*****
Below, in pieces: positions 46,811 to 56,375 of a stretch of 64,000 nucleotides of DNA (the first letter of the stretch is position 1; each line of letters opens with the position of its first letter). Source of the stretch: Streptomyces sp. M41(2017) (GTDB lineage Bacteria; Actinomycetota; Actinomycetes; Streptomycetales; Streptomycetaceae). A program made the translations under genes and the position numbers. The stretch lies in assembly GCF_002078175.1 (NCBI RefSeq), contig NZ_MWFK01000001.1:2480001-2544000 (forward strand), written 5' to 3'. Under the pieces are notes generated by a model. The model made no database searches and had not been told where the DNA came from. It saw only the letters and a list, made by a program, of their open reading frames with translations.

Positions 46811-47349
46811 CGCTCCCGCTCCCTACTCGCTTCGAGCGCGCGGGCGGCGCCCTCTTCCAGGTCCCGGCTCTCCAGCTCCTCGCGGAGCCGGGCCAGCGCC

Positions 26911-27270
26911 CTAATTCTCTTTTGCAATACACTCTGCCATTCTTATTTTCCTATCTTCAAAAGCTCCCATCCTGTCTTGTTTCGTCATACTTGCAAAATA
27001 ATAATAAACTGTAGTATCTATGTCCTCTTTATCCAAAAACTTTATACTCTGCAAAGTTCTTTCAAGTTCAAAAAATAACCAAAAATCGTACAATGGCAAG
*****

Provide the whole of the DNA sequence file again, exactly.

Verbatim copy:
Below, in pieces: positions 46,811 to 56,375 of a stretch of 64,000 nucleotides of DNA (the first letter of the stretch is position 1; each line of letters opens with the position of its first letter). Source of the stretch: Streptomyces sp. M41(2017) (GTDB lineage Bacteria; Actinomycetota; Actinomycetes; Streptomycetales; Streptomycetaceae). A program made the translations under genes and the position numbers. The stretch lies in assembly GCF_002078175.1 (NCBI RefSeq), contig NZ_MWFK01000001.1:2480001-2544000 (forward strand), written 5' to 3'. Under the pieces are notes generated by a model. The model made no database searches and had not been told where the DNA came from. It saw only the letters and a list, made by a program, of their open reading frames with translations.

Positions 46811-47349
46811 CGCTCCCGCTCCCTACTCGCTTCGAGCGCGCGGGCGGCGCCCTCTTCCAGGTCCCGGCTCTCCAGCTCCTCGCGGAGCCGGGCCAGCGCC

Positions 26911-27270
26911 CTAATTCTCTTTTGCAATACACTCTGCCATTCTTATTTTCCTATCTTCAAAAGCTCCCATCCTGTCTTGTTTCGTCATACTTGCAAAATA
27001 ATAATAAACTGTAGTATCTATGTCCTCTTTATCCAAAAACTTTATACTCTGCAAAGTTCTTTCAAGTTCAAAAAATAACCAAAAATCGTACAATGGCAAG